The world’s 3rd largest exporter of crude, yet millions of Nigerians live in poverty. How does that really happen, where are the loopholes in the system, where exactly do Nigerians miss out on the oil bounty? Green Deal Nigeria author and insider expert of the Nigerian oil and gas industry, Lois Laraba Machunga-Disu lists the weaknesses of the industry and makes practical suggestions how to fix Nigeria’s oil problems. - Oil & Gas, Green Deal Nigeria study
What needs to be done for Nigerians to reap the benefits of their wealth in oil and gas? 3 action points:
Federal Government of Nigeria: Stop gas flaring now, and open the gas market to commercial ownership of exploration, pipeline transmission and distribution.
Civil Society: Demand the creation of a new governance for the energy sector, integrating regulations for oil, gas and renewable energies in a Federal Energy Commission.
You: Attend public hearings on the Petroleum Industry Bill and demand clarity on the proposed management system of the gas sector. Host communities should receive royalties from the gas explored on their lands and government should receive income from taxing the commercial gas operators. We do not need derivation arrangements.
Millions of trees are fired and wasted under Nigerian cooking pots as many women still cook on three-stone fires. Cooking with fire wood has destroyed large sways of Nigerian forest cover, which is under threat of extinction today. Mallam Adamu Mbar Yelwa is a 78 year old citizen of Taraba state. He remembers the days when clouds were hanging low over Yelwa forests, providing the people of the area with fresh air and lots of animals. Watch Video
Local communities in Nigeria’s oil-rich Niger Delta have complained about lack of development projects in their area says a report commissioned by the Heinrich Boell Stiftung (HBS) in Nigeria. “DESOPADEC has not done anything to improve our lives” says a resident of Iwhrekan community in Delta State. The HBS report critically assessed the extent to which Oil and Gas Development Commissions in the Niger Delta have been able to contribute to poverty reduction, livelihood improvement, and economic development in the region.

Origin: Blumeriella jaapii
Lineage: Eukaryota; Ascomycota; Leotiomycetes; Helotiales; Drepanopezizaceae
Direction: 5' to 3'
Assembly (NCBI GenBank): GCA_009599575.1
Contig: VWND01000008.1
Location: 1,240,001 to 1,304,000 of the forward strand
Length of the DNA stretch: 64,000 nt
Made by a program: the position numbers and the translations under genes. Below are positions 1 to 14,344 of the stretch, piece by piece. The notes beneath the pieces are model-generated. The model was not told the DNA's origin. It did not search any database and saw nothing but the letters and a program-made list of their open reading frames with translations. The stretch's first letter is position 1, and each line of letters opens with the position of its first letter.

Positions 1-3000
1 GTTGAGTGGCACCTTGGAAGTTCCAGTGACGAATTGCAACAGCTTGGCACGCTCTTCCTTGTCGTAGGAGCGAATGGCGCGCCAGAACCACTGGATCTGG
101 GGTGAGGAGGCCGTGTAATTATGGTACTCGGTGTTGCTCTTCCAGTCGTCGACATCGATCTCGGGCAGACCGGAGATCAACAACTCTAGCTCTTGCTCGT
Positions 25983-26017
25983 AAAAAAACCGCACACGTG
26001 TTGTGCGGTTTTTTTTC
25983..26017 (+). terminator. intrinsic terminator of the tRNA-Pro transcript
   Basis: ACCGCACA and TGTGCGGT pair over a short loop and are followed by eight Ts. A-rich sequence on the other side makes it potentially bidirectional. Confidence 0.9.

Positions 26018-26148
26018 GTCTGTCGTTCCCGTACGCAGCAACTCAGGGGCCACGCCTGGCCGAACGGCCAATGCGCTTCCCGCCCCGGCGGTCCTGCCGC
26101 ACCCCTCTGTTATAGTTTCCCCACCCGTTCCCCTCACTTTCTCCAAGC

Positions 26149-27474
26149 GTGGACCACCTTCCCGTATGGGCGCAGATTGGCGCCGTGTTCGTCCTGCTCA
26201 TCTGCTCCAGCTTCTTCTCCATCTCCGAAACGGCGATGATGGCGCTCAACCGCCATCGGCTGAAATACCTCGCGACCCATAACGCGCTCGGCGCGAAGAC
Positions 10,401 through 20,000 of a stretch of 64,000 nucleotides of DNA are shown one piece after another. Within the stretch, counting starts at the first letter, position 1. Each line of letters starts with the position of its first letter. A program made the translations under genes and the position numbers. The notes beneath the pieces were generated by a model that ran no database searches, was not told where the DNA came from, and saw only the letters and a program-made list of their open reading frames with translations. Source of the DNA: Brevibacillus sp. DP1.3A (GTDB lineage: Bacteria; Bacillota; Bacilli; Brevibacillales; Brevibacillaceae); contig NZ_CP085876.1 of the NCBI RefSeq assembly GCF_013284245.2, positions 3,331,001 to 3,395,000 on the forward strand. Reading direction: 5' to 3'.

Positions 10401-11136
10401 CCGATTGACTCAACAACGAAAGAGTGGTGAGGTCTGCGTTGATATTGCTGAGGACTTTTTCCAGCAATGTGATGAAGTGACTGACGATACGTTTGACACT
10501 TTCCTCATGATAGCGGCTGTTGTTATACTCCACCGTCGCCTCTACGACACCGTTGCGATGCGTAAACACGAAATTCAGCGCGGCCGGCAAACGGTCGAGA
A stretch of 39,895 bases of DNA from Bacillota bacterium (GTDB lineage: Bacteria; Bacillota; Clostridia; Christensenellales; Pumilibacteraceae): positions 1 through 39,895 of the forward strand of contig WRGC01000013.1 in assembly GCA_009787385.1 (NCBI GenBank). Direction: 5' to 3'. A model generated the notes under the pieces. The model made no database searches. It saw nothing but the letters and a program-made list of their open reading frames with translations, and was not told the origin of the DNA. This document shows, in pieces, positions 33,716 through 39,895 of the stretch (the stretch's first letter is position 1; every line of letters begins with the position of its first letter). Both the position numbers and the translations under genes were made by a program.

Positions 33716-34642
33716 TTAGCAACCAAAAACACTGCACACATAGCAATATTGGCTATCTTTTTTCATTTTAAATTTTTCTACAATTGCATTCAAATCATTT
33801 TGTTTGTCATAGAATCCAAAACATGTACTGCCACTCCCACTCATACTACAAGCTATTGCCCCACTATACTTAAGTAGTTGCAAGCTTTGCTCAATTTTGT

..a country where conflict has reduced because oil is no longer the main source of wealth- for- a- few, but where young people can access economic growth in different sectors such as renewable energy, agriculture, manufacturing and transport. Marrying a farmer is fashionable as it provides security for a small family.
This study looks at the Oil Commissions in some Niger Delta states, which were set up 10 years ago in order to ensure that the oil wealth trickles down to the communities living in oil producing areas. How is the Commissions’ work impacting on the lives of these communities? Do they work in a transparent manner? What is their self-perception? Uwafiokun Idemudia is Assistant Professor of Development Studies and Director of the African Studies Programme at the York University in Toronto, Canada. He visited the states of Delta, Edo and Ondo in 2011 for this study.